Logan Lucky opens with the camera focused on Farrah Mackenzie, who plays the daughter of Channing Tatum’s Jimmy Logan, and the camera slowly pulls back to show she’s sitting on the railing of her porch. Then it pulls back even further to show Jimmy working on his car and requesting a series of tools one-by-one from his daughter, who can discern pliers, wrenches, and bolts better than me. Then it finally pulls back far enough to get the car, Tatum, Mackenzie, and their house all in one gorgeous frame.
The Glass Castle instantly reminds the alert moviegoer of last year’s Oscar-nominated Captain Fantastic, which focused on the same kind of rootless family dynamic portrayed in this film. Adapted from Jeannette Walls’ best-selling memoir of the same name, The Glass Castle brings to life a harrowing, abusive situation for four young children as they navigate the backwoods of West Virginia with their wayward parents who treat them more like belongings than actual human beings.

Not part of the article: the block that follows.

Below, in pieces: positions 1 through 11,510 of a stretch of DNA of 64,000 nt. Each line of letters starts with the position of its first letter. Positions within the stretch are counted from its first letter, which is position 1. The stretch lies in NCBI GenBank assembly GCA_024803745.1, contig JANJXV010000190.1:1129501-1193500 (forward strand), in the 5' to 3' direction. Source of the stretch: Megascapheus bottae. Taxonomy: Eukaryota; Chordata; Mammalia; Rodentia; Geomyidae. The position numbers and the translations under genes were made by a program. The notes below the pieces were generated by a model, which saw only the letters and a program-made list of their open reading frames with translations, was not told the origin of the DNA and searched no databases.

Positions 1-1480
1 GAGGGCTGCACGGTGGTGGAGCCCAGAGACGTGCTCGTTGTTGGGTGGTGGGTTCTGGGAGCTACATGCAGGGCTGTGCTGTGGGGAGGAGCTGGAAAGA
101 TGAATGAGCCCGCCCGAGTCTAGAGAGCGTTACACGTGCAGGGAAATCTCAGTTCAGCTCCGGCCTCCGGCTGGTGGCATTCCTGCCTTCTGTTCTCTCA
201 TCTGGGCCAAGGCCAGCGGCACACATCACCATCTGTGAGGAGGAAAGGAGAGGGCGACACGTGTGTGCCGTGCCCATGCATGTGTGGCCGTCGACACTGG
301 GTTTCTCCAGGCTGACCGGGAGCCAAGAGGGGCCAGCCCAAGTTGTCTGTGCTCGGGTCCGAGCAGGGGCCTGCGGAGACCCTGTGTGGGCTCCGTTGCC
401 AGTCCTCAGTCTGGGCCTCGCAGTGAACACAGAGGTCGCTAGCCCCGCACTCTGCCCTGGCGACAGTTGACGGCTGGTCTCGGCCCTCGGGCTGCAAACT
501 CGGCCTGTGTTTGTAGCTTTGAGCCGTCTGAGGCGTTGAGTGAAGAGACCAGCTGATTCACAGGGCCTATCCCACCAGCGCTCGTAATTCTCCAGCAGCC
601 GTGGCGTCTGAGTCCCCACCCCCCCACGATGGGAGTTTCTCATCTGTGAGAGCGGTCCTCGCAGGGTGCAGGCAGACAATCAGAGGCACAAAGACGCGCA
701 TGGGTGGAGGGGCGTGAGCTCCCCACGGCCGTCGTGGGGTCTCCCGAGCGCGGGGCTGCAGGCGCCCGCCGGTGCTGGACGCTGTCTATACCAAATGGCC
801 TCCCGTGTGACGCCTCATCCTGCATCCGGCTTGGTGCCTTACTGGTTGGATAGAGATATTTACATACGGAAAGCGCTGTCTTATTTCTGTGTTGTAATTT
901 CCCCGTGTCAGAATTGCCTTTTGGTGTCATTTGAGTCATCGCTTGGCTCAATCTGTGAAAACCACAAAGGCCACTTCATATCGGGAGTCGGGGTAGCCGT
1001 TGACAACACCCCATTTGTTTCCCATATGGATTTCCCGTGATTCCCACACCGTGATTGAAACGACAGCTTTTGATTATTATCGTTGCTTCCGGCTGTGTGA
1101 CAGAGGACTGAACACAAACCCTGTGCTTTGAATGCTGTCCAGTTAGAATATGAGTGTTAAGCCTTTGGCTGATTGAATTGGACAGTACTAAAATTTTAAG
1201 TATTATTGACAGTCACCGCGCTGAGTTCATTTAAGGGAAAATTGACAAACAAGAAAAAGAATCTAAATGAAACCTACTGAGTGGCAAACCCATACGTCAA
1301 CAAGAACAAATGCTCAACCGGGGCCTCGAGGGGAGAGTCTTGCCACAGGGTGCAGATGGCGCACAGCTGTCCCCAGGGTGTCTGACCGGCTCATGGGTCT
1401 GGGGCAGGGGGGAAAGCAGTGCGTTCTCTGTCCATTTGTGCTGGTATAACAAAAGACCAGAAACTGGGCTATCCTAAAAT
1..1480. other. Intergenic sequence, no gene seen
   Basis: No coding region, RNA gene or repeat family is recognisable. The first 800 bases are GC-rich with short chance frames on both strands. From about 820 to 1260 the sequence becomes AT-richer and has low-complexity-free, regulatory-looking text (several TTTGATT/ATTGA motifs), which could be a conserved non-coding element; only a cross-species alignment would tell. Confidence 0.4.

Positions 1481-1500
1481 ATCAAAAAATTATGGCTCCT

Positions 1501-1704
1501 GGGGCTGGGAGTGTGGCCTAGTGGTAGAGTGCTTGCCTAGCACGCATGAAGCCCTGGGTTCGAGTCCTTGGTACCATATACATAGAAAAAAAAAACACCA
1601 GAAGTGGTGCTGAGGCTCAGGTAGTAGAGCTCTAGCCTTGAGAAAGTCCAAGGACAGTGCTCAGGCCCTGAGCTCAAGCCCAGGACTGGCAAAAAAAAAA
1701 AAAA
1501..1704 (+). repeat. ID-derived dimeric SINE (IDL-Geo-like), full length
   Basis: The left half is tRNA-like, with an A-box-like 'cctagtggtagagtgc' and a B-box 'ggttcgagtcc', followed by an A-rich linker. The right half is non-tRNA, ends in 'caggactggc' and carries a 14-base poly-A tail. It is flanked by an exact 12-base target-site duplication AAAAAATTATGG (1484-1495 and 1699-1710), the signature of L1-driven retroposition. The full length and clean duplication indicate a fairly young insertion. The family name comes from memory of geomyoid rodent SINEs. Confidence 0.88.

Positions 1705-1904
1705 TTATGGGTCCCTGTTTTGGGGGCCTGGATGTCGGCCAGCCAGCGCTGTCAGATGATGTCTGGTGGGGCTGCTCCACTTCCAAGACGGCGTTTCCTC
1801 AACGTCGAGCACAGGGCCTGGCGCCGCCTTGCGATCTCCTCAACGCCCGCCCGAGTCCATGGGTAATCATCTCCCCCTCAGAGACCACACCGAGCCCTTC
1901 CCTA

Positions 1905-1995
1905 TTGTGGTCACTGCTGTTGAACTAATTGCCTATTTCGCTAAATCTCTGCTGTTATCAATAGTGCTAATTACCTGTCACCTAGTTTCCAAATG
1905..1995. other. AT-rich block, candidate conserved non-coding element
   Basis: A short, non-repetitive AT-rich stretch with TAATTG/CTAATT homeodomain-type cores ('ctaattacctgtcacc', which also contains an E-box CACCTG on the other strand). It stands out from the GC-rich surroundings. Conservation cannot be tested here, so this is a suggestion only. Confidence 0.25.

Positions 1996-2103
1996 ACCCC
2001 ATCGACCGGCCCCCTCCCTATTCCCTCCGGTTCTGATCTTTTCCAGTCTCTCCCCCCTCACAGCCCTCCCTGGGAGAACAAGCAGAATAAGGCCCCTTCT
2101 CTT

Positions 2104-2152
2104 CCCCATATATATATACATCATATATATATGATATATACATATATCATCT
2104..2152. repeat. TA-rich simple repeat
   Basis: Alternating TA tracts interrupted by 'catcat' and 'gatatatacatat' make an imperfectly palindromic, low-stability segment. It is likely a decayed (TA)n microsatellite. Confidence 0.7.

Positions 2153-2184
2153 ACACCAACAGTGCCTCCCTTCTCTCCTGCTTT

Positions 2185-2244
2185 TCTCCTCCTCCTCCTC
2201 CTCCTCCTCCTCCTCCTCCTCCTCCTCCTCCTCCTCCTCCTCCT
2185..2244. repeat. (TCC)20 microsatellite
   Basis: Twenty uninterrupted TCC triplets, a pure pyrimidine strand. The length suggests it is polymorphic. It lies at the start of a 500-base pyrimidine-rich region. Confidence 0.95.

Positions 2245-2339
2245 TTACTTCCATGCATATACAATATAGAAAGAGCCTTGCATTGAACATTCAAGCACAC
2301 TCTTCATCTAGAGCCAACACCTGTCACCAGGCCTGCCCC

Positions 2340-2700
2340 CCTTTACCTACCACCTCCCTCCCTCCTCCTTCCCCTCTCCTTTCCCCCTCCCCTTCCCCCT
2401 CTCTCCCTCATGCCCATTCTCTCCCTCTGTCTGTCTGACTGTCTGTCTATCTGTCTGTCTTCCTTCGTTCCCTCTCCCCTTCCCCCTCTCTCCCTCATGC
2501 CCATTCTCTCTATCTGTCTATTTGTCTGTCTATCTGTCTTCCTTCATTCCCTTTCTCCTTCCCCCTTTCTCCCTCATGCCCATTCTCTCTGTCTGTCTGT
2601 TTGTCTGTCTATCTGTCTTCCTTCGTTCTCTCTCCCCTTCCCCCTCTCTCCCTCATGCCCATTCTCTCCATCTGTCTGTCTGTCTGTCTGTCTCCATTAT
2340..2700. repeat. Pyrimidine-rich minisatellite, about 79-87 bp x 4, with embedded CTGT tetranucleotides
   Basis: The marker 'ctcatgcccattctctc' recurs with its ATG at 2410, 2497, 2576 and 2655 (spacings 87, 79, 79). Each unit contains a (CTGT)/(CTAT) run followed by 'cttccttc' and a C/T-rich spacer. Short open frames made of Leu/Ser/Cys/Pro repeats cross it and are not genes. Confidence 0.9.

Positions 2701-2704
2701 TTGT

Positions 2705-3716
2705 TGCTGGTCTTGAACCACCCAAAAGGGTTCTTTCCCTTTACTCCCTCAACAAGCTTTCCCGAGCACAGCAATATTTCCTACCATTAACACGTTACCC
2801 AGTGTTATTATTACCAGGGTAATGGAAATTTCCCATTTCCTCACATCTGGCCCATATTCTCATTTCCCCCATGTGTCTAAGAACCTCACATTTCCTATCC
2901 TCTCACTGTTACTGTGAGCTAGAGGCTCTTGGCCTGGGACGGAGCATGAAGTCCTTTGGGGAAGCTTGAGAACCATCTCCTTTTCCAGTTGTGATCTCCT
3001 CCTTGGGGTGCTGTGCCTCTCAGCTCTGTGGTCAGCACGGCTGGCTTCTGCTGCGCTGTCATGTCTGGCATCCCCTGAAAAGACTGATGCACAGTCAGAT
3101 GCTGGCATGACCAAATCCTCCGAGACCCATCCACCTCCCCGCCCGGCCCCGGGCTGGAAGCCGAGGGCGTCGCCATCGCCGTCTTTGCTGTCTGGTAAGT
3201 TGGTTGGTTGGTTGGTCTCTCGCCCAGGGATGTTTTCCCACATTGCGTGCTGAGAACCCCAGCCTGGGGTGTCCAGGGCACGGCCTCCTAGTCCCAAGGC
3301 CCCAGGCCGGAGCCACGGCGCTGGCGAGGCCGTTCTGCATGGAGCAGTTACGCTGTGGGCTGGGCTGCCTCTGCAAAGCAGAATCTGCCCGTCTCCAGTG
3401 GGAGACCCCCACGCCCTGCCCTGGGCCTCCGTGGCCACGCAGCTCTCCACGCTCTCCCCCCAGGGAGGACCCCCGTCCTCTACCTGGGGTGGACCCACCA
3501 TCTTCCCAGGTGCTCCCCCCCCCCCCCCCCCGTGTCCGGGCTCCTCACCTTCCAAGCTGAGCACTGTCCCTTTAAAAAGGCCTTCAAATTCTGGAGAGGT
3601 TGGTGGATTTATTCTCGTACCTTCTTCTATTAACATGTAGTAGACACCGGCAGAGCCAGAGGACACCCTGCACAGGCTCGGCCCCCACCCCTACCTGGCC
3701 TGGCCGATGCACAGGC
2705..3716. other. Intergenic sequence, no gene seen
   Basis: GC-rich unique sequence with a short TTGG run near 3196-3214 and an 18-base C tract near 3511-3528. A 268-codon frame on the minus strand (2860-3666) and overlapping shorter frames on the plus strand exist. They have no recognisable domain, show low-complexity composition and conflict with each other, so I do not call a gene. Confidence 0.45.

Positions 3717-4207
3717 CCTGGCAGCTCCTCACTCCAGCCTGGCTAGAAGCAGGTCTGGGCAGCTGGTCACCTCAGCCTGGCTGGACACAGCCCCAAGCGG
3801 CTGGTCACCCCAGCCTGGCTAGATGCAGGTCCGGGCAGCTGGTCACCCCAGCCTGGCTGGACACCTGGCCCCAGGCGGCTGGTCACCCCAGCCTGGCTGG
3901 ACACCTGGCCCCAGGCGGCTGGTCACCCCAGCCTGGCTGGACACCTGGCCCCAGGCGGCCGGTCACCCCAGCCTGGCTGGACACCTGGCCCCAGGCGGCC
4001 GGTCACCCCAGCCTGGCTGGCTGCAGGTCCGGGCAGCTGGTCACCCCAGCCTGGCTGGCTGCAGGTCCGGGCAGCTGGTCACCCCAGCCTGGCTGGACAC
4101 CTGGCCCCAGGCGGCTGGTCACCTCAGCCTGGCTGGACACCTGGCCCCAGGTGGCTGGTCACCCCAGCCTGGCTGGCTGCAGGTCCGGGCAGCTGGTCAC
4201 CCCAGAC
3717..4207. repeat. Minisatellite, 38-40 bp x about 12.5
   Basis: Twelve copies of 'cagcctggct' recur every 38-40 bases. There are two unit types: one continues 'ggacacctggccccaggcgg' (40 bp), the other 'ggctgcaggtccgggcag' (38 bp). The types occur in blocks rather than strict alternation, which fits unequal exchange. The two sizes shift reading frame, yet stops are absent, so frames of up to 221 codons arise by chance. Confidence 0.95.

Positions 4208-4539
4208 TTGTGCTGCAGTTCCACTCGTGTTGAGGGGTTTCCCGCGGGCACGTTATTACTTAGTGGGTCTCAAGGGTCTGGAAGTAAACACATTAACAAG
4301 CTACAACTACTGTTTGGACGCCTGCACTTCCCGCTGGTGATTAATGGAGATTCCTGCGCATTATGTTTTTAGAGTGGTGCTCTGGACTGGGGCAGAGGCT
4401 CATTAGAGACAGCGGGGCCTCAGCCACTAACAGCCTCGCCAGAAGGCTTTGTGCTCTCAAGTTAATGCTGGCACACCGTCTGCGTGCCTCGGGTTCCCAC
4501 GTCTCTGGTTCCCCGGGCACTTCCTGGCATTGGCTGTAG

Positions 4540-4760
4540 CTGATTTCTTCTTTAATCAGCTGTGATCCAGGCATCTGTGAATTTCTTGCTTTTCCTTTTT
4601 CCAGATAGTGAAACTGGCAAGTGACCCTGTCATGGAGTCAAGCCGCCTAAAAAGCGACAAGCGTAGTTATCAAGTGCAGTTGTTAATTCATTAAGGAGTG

One has to wonder why Relativity Media, Kidnap‘s original distributor before they encountered financial bankruptcy, and Aviron Pictures, the film’s current distributor, wrestled after six release dates fell through. For a film that was conceptualized and scouted in 2009 to be shot in 2014 to finally get a release in 2017 is not the worst thing that could happen to a film (go ask the animators and crew behind Foodfight! how they’re holding up after that mess), but when your product is this interchangeable and this destined for obscurity, one needs to write a feature story asking everyone involved if releasing Kidnap like this was really worth it in the end.